Qtrly Rev Growth (yoy): 13.10% 20.30% N/A N/A 18.60%
    Revenue (ttm): 84.00B 45.25B 6.50B1 2.04B1 3.22B
    Gross Margin (ttm): 33.54% 34.41% N/A N/A 33.54%
    EBITDA (ttm): 11.45B 6.17B N/A N/A 315.63M
    Oper Margins (ttm): 11.62% 11.23% N/A N/A 11.29%
    Net Income (ttm): 6.08B 3.03B N/A 47.60M1 177.64M
    EPS (ttm): 2.846 3.791 N/A N/A 2.85
    P/E (ttm): 12.46 7.99 N/A N/A 8.02
    PEG (5 yr expected): 0.8 0.75 N/A N/A 0.75
    P/S (ttm): 0.87 0.52 N/A N/A 0.88

    LOW = Lowe's Companies Inc.
    Pvt1 = Menard, Inc. (privately held)
    Pvt2 = True Value Company (privately held)
    Industry = Home Improvement Stores

    (Adapted from yahoo finance)

    Home Depot is ahead in terms of Sales, Market cap, Net Income. Lowe has better gross


    On Friday, March 31, 2006 the Financial Accounting Standards Board issued a proposal that would require employers to recognize over funded or under funded positions of defined benefit retirement plans, including pensions in their balance sheets. The proposal would also require the measurement of the plans assets and obligations as of the date on their financial statements. The purpose of the proposal is to increase the transparency of financial statements for creditors, shareholders, retirees, employees, donors, and any other users. This proposal affects all industries as it ensures that all stakeholders of an organization are aware of whether the organization is capable of fulfilling the obligation to retirement and pension plans in the future. The positive aspect of this proposal is that it will be very obvious to stakeholders of the organizations longevity (SmartPros, April 2006).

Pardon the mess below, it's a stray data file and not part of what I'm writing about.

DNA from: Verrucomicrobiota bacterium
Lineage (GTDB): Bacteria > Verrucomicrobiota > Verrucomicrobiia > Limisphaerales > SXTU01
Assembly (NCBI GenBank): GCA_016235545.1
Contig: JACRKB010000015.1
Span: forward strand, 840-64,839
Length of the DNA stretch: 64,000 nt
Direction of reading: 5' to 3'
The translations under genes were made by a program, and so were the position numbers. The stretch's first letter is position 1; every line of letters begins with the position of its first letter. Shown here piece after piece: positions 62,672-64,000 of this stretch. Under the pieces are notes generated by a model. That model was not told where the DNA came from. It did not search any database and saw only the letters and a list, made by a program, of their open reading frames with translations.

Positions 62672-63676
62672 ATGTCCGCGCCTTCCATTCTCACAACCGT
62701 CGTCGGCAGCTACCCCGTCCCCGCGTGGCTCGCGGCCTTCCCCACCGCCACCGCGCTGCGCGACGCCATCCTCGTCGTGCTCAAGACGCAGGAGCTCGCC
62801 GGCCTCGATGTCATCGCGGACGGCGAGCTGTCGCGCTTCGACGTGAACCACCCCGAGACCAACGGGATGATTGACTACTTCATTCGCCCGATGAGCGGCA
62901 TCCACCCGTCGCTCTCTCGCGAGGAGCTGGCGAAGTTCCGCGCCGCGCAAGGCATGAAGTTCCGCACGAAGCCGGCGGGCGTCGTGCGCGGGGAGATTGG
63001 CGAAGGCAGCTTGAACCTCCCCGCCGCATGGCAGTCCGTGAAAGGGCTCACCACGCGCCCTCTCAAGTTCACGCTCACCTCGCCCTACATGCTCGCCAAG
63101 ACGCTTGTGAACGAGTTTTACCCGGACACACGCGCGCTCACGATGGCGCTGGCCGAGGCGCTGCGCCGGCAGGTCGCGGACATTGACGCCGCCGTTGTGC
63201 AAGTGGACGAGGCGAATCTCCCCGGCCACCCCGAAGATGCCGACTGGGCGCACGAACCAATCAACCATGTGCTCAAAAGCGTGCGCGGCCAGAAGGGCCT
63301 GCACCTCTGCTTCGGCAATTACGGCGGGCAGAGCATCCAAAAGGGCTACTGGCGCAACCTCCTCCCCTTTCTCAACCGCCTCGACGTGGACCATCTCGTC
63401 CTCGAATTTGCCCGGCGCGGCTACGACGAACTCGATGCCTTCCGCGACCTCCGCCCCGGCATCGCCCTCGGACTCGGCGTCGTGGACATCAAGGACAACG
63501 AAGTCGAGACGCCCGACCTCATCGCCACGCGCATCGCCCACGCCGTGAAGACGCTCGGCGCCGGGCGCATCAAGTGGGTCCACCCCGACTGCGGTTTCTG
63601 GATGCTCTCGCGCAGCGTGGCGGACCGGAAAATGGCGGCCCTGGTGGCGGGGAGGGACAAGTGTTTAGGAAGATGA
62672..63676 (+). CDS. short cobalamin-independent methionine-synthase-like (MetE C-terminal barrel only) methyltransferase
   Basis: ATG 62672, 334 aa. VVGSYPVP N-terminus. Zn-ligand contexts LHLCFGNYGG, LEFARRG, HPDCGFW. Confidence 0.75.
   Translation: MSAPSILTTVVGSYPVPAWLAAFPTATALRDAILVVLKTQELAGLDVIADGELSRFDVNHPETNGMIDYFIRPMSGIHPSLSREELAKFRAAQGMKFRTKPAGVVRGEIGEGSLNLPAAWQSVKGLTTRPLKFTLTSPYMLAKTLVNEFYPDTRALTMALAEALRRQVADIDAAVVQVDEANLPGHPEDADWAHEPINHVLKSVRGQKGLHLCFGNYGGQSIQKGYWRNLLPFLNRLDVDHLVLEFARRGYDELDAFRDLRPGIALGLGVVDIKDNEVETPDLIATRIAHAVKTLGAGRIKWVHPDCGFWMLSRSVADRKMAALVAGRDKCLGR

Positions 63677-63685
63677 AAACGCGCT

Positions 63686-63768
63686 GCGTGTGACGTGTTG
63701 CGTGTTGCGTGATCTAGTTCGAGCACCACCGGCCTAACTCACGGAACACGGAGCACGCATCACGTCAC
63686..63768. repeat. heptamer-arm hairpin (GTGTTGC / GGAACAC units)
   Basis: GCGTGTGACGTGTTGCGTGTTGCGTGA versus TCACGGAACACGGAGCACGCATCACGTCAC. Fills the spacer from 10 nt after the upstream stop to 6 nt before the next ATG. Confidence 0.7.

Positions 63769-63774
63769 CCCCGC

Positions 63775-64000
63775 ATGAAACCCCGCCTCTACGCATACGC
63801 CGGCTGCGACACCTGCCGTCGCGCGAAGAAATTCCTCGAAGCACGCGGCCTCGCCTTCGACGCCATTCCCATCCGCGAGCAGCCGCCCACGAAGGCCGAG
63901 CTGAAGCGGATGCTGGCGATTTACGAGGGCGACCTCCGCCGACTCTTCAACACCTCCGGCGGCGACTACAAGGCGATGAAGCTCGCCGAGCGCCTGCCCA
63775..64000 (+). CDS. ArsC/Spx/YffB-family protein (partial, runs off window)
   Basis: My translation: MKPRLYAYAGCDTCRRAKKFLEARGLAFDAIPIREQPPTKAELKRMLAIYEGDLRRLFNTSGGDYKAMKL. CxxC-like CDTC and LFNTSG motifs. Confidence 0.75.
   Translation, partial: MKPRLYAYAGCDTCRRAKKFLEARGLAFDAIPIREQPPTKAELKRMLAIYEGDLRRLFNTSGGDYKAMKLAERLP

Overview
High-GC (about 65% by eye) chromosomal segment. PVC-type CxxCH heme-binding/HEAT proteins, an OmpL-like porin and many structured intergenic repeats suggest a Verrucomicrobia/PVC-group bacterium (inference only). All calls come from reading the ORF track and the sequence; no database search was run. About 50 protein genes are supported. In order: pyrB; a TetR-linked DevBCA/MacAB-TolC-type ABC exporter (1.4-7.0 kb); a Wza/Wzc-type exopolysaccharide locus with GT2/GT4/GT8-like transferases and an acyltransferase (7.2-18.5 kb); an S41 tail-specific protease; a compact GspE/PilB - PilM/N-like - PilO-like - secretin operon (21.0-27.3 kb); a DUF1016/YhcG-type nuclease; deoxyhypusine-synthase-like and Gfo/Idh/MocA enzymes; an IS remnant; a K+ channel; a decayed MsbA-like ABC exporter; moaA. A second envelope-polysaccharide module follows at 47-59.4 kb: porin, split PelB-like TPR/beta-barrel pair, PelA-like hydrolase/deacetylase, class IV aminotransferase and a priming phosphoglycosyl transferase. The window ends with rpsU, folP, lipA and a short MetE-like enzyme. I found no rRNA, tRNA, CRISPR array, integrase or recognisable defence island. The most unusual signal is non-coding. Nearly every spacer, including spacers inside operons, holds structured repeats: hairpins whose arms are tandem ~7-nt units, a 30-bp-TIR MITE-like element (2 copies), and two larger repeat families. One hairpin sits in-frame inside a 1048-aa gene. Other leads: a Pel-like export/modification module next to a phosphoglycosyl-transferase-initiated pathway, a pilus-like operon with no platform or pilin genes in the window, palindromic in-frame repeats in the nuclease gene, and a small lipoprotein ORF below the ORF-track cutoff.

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    Solution Summary

    This solution is comprised of a detailed explanation to identify how much cash was generated or used by operating, financing, and investing activities. & identify some of the significant internal events that affected the company's cash position.